Controversy Over Tenn. County Reducing Jail Time for Getting Birth Control


There's controversy over a new program in White County, Tennessee, that reduces inmates' jail sentences by 30 days if they undergo a birth control procedure. Female inmates who volunteer for the program get an arm implant that provides up to three years of continuous birth control, while male inmate volunteers get a vasectomy, meaning that for men it's a permanent procedure. The procedures are free, and so far 32 women and 38 men have volunteered.

General Sessions Judge Sam Benningfield, who signed an order in May enforcing the program, told local station WTVF, "I hope to encourage them to take personal responsibility and give them a chance, when they do get out, not to be burdened with children. This gives them a chance to get on their feet and make something of themselves. I understand it won't be entirely successful, but if you reach two or three people, maybe that's two or three kids not being born under the influence of drugs. I see it as a win-win."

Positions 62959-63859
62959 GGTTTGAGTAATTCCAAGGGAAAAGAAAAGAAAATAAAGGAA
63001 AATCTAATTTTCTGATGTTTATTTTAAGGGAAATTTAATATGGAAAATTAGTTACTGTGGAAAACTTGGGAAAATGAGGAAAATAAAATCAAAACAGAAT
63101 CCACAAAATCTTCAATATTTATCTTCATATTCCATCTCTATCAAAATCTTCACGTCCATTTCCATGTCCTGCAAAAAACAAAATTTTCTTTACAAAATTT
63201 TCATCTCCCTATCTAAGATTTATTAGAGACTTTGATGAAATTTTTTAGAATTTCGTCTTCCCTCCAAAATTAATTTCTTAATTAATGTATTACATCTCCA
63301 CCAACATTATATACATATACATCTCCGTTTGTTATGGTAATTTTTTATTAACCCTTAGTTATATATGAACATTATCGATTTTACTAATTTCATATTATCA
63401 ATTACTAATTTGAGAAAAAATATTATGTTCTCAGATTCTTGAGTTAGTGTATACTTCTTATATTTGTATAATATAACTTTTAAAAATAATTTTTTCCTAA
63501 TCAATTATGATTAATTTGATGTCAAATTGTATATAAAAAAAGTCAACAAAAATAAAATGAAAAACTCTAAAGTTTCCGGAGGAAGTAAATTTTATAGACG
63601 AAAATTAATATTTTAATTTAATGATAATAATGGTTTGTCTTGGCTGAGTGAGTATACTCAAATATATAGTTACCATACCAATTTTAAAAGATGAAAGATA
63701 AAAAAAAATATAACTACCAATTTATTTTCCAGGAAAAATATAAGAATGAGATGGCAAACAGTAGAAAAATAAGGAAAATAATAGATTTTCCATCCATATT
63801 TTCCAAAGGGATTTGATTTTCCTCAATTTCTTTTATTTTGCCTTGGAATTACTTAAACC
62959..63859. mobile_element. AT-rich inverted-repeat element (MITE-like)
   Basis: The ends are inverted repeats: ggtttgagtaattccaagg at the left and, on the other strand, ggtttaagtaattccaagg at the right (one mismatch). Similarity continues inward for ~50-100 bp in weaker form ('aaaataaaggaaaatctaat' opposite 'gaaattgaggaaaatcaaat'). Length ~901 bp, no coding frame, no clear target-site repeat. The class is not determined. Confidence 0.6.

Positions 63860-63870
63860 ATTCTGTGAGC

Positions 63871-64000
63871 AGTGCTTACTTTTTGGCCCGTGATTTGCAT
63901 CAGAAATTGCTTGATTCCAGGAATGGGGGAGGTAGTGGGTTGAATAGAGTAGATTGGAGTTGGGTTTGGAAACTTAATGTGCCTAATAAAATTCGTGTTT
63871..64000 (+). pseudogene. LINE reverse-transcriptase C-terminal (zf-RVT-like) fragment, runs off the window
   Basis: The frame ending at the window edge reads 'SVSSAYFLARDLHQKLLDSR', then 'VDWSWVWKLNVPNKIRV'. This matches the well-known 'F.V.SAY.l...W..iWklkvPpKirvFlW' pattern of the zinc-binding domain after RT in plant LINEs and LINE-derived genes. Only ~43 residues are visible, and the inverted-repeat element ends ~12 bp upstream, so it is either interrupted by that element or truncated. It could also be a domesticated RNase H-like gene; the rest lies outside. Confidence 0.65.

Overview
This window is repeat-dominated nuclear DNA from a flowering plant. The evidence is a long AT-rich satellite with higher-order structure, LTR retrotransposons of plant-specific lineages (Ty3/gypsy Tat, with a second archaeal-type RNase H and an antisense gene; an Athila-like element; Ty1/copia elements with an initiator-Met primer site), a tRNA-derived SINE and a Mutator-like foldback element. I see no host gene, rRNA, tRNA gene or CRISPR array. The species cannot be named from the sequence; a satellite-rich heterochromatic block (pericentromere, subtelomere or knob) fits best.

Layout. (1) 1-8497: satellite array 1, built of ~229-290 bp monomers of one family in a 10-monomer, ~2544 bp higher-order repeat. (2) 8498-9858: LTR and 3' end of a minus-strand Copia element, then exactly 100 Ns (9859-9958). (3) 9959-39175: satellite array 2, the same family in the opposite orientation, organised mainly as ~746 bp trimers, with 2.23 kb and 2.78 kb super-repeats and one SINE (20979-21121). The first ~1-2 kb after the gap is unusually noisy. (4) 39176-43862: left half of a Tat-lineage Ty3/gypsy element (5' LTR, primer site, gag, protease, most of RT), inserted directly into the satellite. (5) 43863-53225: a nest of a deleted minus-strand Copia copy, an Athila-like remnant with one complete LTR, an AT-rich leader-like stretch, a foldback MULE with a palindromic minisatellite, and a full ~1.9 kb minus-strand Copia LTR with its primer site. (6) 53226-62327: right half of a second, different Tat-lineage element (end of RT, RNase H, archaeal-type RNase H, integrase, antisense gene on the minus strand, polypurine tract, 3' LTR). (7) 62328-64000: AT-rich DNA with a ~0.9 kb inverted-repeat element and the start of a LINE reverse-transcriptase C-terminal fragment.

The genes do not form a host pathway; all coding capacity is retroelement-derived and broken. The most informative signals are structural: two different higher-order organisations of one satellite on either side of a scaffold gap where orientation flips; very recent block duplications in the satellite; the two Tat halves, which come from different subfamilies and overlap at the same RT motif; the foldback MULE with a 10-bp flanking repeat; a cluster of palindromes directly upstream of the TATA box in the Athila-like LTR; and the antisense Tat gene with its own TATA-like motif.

But the American Civil Liberties Union has challenged the program, with the Tennessee's branch's executive director, Hedy Weinberg, saying, "Offering a so-called 'choice' between jail time and coerced contraception or sterilization is unconstitutional." District Attorney Bryant Dunaway is also opposed to the program and has told his staff not to make any arrangements involving it. He told WTVF, "Those decisions are personal in nature and I think that's just something the court system should not encourage or mandate."

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The Joe Pags Show

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